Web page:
Let's Talk About Sex and Money
Do you suffer from "Keeping Down WIth the Joneses Syndrome"?
I've found that men have no trouble talking about money. Men even love, love, love to talk about money! Whereas we females often feel shy talking about money -- as if it's somewhat vulgar to reveal just how truly curvy the figures we earn might be.
However, for men, talking boldly about money is right up there with sex for a big conversational turn-on. So much so, a great business venture might be a "1-900-MONEY hotline" -- where you can call up to hear all about huge, throbbing wads of money, stiff stacks of bills, softly rounded numbers, 24 hours a day!
I believe our female shyness around money-talk starts with our female grade-prudery, which was developed back in school. As students, grades are a kid's Monopoly version of money status. Straight A's are the equivalent of a seven-figure income. And as students, boys tend to flash their straight A's, whereas girls tend to flush over theirs.
I personally was teased about my high math grades. Meaning that I was taught, along with trigonometry, that if I wanted to be liked, I shouldn't succeed too much. One plus the other didn't add up, but rather divided me from my peers.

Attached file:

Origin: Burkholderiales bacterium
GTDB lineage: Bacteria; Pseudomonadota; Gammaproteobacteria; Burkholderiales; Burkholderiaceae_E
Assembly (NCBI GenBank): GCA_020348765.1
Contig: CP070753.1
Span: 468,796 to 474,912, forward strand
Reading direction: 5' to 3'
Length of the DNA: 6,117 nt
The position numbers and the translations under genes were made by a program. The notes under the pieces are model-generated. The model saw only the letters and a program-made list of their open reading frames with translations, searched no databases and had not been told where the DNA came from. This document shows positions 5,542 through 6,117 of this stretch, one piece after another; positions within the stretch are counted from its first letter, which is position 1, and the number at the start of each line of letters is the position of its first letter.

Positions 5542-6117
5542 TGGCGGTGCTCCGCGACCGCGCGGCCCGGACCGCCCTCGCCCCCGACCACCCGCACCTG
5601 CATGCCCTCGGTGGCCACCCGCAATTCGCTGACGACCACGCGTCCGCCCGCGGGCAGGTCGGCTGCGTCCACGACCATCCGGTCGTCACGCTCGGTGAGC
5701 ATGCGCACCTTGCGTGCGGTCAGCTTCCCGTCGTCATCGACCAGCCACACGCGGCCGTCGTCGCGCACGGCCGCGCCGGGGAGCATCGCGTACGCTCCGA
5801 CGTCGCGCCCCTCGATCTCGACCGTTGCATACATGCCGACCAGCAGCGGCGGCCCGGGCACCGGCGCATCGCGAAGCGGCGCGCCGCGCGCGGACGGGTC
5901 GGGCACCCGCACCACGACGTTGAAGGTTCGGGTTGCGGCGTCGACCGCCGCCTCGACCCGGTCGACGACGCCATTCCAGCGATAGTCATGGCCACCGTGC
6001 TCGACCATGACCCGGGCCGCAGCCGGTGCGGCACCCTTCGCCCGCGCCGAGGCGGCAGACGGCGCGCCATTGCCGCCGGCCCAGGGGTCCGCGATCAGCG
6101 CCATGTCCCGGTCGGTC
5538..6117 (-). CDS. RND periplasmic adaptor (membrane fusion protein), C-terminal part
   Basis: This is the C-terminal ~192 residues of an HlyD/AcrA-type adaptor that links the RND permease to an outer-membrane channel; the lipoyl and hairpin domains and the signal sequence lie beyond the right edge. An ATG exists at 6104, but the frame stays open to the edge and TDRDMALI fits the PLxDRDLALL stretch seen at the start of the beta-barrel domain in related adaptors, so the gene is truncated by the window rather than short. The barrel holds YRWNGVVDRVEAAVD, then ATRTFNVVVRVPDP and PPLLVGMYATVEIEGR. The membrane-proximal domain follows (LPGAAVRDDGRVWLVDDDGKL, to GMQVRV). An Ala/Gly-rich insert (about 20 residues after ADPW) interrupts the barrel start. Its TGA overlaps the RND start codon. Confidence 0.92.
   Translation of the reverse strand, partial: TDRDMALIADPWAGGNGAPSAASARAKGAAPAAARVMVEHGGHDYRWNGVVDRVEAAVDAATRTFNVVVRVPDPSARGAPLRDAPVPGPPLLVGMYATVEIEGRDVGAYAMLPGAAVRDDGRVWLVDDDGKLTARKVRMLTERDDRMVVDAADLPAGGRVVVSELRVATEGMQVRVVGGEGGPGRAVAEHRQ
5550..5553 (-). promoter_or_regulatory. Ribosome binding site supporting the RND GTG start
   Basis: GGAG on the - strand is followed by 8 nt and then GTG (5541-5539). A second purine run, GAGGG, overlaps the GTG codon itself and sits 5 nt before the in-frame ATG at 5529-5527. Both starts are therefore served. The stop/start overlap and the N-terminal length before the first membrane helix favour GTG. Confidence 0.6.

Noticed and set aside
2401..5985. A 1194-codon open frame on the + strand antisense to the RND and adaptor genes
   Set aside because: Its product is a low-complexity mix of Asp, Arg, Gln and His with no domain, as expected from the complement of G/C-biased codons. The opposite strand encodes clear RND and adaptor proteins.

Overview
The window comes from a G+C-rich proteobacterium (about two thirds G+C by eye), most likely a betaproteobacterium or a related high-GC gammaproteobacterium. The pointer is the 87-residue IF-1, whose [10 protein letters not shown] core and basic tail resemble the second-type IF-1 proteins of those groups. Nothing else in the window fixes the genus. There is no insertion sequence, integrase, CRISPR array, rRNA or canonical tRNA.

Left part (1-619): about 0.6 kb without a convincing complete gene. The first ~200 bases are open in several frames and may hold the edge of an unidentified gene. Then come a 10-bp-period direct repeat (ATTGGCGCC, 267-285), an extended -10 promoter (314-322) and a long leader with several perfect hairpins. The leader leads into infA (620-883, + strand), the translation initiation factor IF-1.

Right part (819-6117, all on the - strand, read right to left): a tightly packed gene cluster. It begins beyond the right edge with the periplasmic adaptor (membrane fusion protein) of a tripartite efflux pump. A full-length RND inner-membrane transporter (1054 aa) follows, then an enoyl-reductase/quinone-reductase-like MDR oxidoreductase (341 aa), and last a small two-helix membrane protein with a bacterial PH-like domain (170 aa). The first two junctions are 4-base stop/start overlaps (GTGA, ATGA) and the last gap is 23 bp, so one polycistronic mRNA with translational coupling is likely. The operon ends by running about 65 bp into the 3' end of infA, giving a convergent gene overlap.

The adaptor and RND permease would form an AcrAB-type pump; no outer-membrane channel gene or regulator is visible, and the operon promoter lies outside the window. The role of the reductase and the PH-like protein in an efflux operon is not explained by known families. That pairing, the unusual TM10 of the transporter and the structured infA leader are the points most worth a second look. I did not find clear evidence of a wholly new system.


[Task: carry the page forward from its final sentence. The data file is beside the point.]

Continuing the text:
Same goes for big girls and big salaries.
Women are conditioned to feel guilty about shining at the office -- and then asking for more money because we are shining at the office -- as if this would make us greedy or crude.
I've seen this tendency so much in the women I know and coach that I've come up with a name for this syndrome: "Keeping Down With the Joneses Syndrome" -- and I describe it as when a woman feels afraid to rise up too high above her peers and partners so she keeps herself down either consciously or subconsciously.
I confess that I myself have suffered a bit from "Keeping Down With the Joneses Syndrome" -- and I'm far from alone. According to the book Women Don't Ask, "men are more than four times as likely as women to negotiate a starting salary."
Meaning? We women stand to lose more than $500,000 by age 60 -- due to not being ballsy and bold enough to talk about wanting more money.
I believe this monetary condition only gets worse due to "monetary conversational atrophy." Women -- even outside of business -- just don't spark to the idea of sitting around and gabbing about money.
For instance, here's a personal story, from back in my single girl days.
A True Urban Love Story
I once dated this guy -- cute, very cute even -- but he was like a human piñata. It was hard getting him to open up and reveal personal information -- basic stuff about his past relationships, his mother, his father, if he ever had a dog as a kid.
I jokingly asked him if he was with the Witness Relocation Program. (He claimed not!) Me, I was fine with telling him all about my mom and dad, and how I'd always wanted a dog but never got one until recently -- a part Jack Russell, part Chihuahua named Maxine and definitely my better one-eighth.
© Karen Salmansohn
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